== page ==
George Lucas Educational Foundation
Mindfulness

Creative Ways to Teach Breathing Practices to Young Learners

Teachers can help students in preschool and the early elementary grades use mindfulness to find calm when they feel overwhelmed.

December 22, 2021
Pre-k students practice mindful breathing in school.
FatCamera / iStock

Mindfulness is more than just a buzzword—it’s an important well-being practice that has made its way into our schools, and it’s likely here to stay. Practicing mindfulness with students supports strengthened emotion regulation, higher cognitive functioning, and better behavior in school, to name just a few benefits.

One of the central practices of mindfulness meditation is mindfulness of breath. This essentially involves focusing on the act of breathing, either through counting breaths, labeling them with words like “breathing in, breathing out,” or paying attention to the sensations in the body. There’s a reason why you may instinctively tell a child to “take deep breaths” when they are scared or overwhelmed. Slowing down the breath can help to reduce stress, and paying attention to how we breathe helps us to become more aware and focused.

Mindful Breathing Activities for Young Learners

Becoming still and focusing inward on the breath has the potential to aid student learning and well-being. The problem with this practice for those of us who teach young children is the word “still.” For many young children, sitting still and paying attention to breathing may seem downright boring. To be effective, it’s important to demonstrate to them that mindfulness is a tool, not a punishment. It’s possible to bring the benefits of breath practice to our younger learners in ways that honor their innate curiosity and creativity.

Basket of painted rocks
Courtesy of Kailyn Fullerton

Belly buddies: When we feel scared or nervous, our breathing is often shallow and quick. Belly breaths help us ensure that air is filling up all the way down to our stomach. Having something tangible is helpful for children to visualize the idea of breath. Making belly buddies is a simple way for this particular type of breathing. Simply give each child a plain rock and invite them to personalize it with decorations.

When each student has their own special belly buddy, they can be invited to lie down with their “buddy” on their stomach and watch it rise up and down as they guide their breath in and out of their belly. This works nicely with some calming music playing as they breathe.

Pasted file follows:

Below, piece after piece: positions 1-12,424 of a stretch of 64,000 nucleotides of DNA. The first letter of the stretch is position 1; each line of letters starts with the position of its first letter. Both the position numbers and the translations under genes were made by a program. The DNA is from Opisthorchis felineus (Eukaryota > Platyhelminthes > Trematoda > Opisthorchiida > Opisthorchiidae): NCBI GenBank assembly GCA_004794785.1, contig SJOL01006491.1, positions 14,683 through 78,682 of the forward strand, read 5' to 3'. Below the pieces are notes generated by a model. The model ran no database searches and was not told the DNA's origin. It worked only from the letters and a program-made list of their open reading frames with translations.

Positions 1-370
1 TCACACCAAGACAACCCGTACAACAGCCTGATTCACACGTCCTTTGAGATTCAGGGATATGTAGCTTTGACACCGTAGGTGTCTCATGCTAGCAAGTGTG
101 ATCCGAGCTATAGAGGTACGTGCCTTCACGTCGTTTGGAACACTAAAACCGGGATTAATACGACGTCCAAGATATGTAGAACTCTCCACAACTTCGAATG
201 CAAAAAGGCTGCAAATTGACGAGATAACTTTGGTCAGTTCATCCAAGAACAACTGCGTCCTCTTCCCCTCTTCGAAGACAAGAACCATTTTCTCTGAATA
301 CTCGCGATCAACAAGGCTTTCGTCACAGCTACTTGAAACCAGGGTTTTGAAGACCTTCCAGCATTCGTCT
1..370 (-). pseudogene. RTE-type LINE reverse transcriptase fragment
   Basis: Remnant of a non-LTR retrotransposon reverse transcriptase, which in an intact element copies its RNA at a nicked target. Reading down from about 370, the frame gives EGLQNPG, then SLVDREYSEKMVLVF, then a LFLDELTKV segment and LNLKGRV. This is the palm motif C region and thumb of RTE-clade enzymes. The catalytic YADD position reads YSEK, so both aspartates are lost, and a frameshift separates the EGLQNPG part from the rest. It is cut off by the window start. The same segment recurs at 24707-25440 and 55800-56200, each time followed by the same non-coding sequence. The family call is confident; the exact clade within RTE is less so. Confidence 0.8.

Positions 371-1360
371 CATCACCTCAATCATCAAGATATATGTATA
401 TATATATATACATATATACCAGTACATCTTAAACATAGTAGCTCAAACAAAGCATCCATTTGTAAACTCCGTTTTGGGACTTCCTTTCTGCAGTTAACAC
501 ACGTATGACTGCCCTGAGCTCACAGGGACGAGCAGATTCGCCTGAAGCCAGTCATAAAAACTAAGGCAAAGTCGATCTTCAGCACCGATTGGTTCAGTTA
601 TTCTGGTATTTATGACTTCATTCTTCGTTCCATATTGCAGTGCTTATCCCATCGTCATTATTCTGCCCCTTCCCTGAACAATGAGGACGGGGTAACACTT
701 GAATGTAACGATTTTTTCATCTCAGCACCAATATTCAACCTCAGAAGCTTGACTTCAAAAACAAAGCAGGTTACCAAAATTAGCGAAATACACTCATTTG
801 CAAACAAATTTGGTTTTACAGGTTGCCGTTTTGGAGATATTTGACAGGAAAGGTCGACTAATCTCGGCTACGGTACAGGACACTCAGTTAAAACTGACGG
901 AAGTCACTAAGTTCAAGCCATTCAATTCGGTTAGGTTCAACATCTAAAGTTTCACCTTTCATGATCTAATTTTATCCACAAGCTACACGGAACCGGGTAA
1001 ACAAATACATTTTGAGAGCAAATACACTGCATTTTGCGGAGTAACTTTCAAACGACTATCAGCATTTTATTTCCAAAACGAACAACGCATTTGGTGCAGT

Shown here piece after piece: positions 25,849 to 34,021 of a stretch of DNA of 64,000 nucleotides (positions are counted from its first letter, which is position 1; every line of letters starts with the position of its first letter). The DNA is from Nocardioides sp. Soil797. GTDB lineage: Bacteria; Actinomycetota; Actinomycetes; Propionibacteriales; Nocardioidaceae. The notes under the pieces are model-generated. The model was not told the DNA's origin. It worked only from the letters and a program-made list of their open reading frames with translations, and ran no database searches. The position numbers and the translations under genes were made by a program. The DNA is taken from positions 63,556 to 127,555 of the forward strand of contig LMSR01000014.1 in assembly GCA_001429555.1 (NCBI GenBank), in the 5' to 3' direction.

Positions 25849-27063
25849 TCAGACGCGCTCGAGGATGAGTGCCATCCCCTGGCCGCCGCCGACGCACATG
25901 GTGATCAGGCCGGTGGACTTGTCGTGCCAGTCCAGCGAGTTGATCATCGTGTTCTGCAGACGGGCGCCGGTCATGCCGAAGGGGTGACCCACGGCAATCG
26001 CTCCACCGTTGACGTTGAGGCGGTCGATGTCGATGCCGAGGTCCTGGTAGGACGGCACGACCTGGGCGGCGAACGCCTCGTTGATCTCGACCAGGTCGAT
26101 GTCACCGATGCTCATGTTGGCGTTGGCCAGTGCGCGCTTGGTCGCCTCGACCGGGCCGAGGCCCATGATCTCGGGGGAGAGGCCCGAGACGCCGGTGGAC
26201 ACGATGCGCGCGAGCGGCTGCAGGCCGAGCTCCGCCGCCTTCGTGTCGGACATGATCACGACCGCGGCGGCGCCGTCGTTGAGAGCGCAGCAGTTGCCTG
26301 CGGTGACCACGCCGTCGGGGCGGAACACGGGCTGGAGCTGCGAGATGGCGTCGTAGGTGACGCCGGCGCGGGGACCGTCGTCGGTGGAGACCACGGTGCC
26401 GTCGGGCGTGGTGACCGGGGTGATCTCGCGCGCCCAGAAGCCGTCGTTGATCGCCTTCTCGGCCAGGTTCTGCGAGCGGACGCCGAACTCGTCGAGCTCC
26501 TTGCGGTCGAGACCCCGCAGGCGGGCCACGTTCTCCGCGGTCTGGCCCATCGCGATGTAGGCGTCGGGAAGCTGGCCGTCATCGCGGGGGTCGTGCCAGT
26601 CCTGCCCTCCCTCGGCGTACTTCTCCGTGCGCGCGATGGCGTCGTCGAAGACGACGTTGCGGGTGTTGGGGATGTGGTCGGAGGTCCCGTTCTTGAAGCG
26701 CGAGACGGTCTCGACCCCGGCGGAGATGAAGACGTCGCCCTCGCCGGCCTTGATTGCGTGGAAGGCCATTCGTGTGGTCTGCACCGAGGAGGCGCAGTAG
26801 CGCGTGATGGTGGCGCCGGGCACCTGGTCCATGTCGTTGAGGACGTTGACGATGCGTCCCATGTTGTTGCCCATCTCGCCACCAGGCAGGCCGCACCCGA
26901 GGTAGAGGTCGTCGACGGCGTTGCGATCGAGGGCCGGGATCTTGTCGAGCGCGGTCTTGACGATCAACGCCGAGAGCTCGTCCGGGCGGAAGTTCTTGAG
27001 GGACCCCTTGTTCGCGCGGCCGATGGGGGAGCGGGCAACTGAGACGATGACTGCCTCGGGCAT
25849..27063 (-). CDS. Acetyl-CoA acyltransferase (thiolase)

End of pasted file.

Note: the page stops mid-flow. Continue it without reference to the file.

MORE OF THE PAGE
Counting breaths: To create a simple tool to count breaths, children can string beads onto a small pipe cleaner. I usually have them choose five beads to put on, and then we practice sliding one bead each time we count a breath. Breathe in, breathe out, slide. Breathe in, breathe out, slide.

Six breathing cards
Courtesy of Kailyn Fullerton

Playing with the breathThere are so many chances to invite playfulness into breath exploration. Years ago, I invested in beautiful breathing cards. From Spider-Man breathing to rainbow breathing, they provide suggestions for how to add movement and role-play into a simple breathing exercise. Once my students have explored many different types of breaths, I offer them a chance to create their own.

They always come up with a whole deck of new breathing cards that we can use together in class! You could also sign up to get free resources and ideas for some thematic breathing exercises to include in your students’ brain breaks.

Another great way to be playful with the breath is to bring in bubbles and feathers (while being mindful of pandemic protocols). What happens when you blow bubbles with a big, deep breath versus a short, quick breath? What’s the best breath to keep a feather in the air? Or to make it travel farther?

Artistic representations of breath: Ask your students, “What does breathing look like?” and invite them to represent their ideas with watercolors, pastels, loose parts, or other intelligent materials. You’ll be amazed at the richness that emerges as children have the time to explore their ideas with materials. In my class, we always follow with a reflective conversation afterward for children to be able to share their story of breathing.

Nine visual representations of breath.
Courtesy of Kailyn Fullerton

Glitter jars: Fun to make and more fun to play with, glitter jars are introduced in the warm and friendly book Moody Cow Meditates. When children shake the glitter jar, you can discuss how it represents the busyness of all the thoughts and emotions in your brain. As they breathe slowly, they can watch and feel how both the glitter and their thoughts settle. These jars are a visual reminder of how taking time to focus on breathing can help us to feel calmer in our brains and bodies. The book contains a recipe, but here’s another simple one.

Your turn: These joyful mindful breathing practices will not only be fun for your students but also help them to cultivate the benefits of mindfulness. But these practices will be more impactful when your students know that they are meaningful for their teachers. Those same benefits that mindful breathing brings to students are also present for us as educators. For a chance to be more present, reduce stress and burnout, and feel more compassion, it all starts with the breath. There are also some wonderful apps to help you get started on your journey.

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  • Mindfulness
  • Student Wellness
  • Pre-K
  • K-2 Primary

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